Home > Suggested Itineraries > 3-Day Model Trip > Kansai > 3-Day Model Trip Day1

3-Day Model Trip Day1

3-Day Model Trip Day1 / Kansai / Otsu - Ishiyama-dera Temple - Mii-dera (onjo-ji) Temple - Hiei-zan Enryaku-ji Temple - Kyoto

Otsu was a seat of the government called Omi-Otsu-Kyo from 667 to 672. It thrived as a post town for the travelers by Tokaido Highway that connected Edo and Kyoto during the Edo Period (1603-1867). Due to its long history, there are numerous temples, shrines and other historic sites. This time I decided to tour through famous temples.

First I visited the Ishiyama-dera Temple, or a rock mountain temple, founded by the imperial order of Emperor Shomu in the mid 8th century. When I climbed up steep steps in the precincts, a huge rock where the temple's name derived from towered in front of me. This was a peculiar sight for a temple. As I climbed further up on the stone steps, I reached the main sanctuary designated as a national treasure. This is the oldest structure in Shiga. There is "Murasaki-Shikibu Genji-no-ma" where Murasaki Shikibu wrote Genji-Monogatari ("the Tale of Genji") in the 11th century. The Tahoto tower that enshrines Shaka Nyorai and Taho Nyorai is the oldest temple tower constructed in 1194. This is also a national treasure. It has such an elegant figure that it was selected as a design on a postal stamp. There are flower gardens in the precincts with the area of 12,000 m2 where you can enjoy cherry blossoms, Japanese plum blossoms, Chinese peonies, camellias and other flowers that bloom in different seasons. It is thus has a nickname, a flower temple, with the atmosphere pleasant especially for women.

I headed for another famous temple in the southern lakeside, Mii-dera Temple. Its official name is Onjo-ji Temple, but it is commonly called Mii because there is a sacred spring called "Mii" from which water for the first bath for the newborn was dedicated to three emperors, Tenji, Tenmu and Jito who reigned in the late 7th century at their births. I passed through the Important Cultural Property, Niomon Gateway building with images of guardian gods on both sides, and climbed up stone steps. I was overwhelmed by the national treasure Kondo, or golden sanctuary, three-story pagoda that enshrines an image of Buddha with two attendants on both sides, and other solemn, magnificent buildings. The temple bell is famous as the "evening bells of the Mii-dera Temple", one of the eight scenic beauties of the southern coast of the Lake Biwa-ko. It is also one of the three famous bells in Japan with its plaintive tone. Another must-see is the scenery of the Lake Biwa-ko viewed from the Kan'non-do that enshrines Nyoirin-Kanzeon-Bosatsu at the southernmost area of the precincts.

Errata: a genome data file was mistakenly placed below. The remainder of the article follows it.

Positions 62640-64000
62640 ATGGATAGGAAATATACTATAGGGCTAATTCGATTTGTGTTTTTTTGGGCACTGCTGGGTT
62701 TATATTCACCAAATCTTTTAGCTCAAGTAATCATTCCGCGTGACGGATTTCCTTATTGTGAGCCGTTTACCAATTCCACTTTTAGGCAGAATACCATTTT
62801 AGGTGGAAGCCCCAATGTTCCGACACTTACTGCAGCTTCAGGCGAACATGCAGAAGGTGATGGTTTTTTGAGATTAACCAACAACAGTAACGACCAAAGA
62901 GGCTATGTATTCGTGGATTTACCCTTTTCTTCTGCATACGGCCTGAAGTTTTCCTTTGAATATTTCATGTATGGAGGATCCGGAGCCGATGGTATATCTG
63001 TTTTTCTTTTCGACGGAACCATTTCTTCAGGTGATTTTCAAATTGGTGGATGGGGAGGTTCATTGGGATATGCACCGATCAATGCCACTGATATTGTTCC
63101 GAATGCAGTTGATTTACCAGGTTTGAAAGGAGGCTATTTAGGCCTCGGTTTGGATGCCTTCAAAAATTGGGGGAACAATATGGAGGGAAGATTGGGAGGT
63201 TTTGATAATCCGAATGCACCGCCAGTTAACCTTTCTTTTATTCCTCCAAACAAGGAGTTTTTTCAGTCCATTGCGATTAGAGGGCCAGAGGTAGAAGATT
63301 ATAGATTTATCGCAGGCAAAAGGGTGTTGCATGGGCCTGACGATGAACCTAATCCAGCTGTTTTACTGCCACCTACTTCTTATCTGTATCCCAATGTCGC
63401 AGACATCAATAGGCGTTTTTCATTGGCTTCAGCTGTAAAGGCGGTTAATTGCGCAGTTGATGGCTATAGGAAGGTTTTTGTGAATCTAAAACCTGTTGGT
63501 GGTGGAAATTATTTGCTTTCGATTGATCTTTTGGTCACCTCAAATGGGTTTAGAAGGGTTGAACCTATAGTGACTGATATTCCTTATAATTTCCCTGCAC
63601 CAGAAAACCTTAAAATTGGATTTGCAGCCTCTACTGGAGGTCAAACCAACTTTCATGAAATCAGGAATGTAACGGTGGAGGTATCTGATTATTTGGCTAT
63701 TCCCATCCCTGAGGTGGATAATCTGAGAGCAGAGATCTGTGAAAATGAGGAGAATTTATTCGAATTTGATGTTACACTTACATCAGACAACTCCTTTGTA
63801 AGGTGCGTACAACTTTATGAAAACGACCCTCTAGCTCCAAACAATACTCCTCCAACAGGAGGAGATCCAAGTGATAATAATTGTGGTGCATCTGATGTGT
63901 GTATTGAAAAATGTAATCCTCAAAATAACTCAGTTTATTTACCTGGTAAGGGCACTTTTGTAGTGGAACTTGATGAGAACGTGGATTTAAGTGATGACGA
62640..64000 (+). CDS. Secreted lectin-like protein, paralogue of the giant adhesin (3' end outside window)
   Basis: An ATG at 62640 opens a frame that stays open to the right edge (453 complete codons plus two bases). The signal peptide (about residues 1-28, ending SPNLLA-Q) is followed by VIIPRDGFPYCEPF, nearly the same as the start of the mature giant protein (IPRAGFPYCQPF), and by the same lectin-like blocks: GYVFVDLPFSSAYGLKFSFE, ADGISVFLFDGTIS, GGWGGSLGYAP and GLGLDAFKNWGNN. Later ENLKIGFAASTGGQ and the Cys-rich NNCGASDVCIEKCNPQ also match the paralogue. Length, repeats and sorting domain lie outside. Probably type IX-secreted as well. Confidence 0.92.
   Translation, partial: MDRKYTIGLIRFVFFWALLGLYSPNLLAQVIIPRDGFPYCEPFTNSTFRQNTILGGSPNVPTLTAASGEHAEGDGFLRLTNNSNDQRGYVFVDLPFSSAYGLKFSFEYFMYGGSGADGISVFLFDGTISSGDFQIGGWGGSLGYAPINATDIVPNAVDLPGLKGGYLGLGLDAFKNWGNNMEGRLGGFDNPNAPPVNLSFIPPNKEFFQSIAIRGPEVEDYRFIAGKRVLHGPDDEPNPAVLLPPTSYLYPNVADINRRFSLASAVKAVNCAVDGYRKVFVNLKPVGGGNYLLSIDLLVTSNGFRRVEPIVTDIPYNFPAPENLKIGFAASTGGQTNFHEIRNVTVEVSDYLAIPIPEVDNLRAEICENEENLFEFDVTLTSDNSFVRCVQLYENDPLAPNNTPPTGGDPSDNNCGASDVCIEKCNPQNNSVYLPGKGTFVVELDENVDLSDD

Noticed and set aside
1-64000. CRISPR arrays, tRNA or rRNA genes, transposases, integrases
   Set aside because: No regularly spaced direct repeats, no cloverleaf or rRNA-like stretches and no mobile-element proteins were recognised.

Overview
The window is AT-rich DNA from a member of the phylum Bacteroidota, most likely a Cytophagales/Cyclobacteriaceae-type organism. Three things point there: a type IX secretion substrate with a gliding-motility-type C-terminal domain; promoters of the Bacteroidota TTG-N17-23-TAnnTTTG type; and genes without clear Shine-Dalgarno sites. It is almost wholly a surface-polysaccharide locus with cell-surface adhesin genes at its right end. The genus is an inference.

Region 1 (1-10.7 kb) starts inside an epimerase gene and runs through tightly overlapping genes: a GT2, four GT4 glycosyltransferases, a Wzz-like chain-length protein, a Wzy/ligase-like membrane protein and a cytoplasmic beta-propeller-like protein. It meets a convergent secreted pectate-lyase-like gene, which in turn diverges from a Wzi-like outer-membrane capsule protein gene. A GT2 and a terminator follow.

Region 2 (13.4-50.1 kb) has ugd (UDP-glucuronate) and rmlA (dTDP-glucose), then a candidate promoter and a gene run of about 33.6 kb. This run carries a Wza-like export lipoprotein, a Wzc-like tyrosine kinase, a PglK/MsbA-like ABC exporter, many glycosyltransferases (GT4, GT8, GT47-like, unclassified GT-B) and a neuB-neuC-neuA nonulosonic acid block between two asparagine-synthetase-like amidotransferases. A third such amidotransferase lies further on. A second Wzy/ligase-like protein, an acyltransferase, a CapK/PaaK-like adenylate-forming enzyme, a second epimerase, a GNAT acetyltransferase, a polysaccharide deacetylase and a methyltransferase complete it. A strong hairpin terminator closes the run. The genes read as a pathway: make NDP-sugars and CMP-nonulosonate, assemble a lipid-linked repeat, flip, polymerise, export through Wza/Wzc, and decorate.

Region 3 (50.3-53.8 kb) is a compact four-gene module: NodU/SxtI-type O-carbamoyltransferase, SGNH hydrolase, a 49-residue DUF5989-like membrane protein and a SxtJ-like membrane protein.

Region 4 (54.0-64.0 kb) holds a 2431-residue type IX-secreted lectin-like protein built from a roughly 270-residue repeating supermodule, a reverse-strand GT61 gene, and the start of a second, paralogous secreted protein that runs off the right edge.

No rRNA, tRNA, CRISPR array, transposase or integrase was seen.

I took Keihan Densya to Sakamoto, and a cable car toward Mt. Hiei-zan. This cable car is the longest in Japan, connecting Sakamoto at the foot of Mt. Hiei-zan and the Enryaku-ji Temple at the mountaintop. The station building has not changed since it was built in 1927, and is designated as an important tangible cultural property. Its high ceiling gives off retrospective atmosphere. The view from the cable car is also spectacular. I could not help leaning forward at the sight of the Lake Biwa-ko and waterfalls on the mountain slopes. It takes 11 minutes to the mountaintop.

The Enryaku-ji Temple was founded in 785 and has a long, eventful history. It was designated as the World Cultural Heritage in 1994. The precincts are divided into the Toto, Saito and Yokawa districts, which are 1 to 5 kilometers apart. If you want to see everything, there is a convenient shuttle bus service (from late March to the end of November). I got off the cable car and walked on a mountain path to Toto, the birthplace of the Enryaku-ji Temple. The sight dotted with sanctuaries and towers in intense silence of the mountain gave me an impression that this is a sacred ground separated from the secular world. I was surprised to be told that there is the "eternal Buddhist flame" that has continued to burn for over 1,200 years inside the Konpon Chudo, the principal sanctuary. The Toto district seats the Daikodo, or a grand lecture hall where monks practice disciplinary and academic studies, the Monjuro, the principal gateway building, the Kaidan-in, where the monks and nuns receive ordination, as well as the national treasure hall that preserves the temple treasures. This is the core of the Enryaku-ji Temple.

The Saito located 1 km west of the Toto is surrounded by a deep cedar forest and has serene atmosphere. There are the Shaka-do, the oldest building in the Enryaku-ji Temple that enshrines Shaka-Nyorai, the Jogyodo that enshrines Amida-Nyorai, and the Hokkedo that enshrines Fugen Bosatsu and is connected to the Jogyodo by corridors. The Yokawa is located 4 km further north. It has even more sacred atmosphere. This districted has the vivid red Yokawa-Chudo that enshrines the Sei-Kan'non-Bosatsu, Shiki-Kodo that stands at the site of the residence of a high priest Ganzan Daishi, the father of a restoration of the Tendai Sect, and other sacred structures.

After I have completed the tour, I went back to Kyoto by bus. I enjoyed the beautiful scenery of the Lake Biwa-ko from the Hiei-zan Driveway on the way.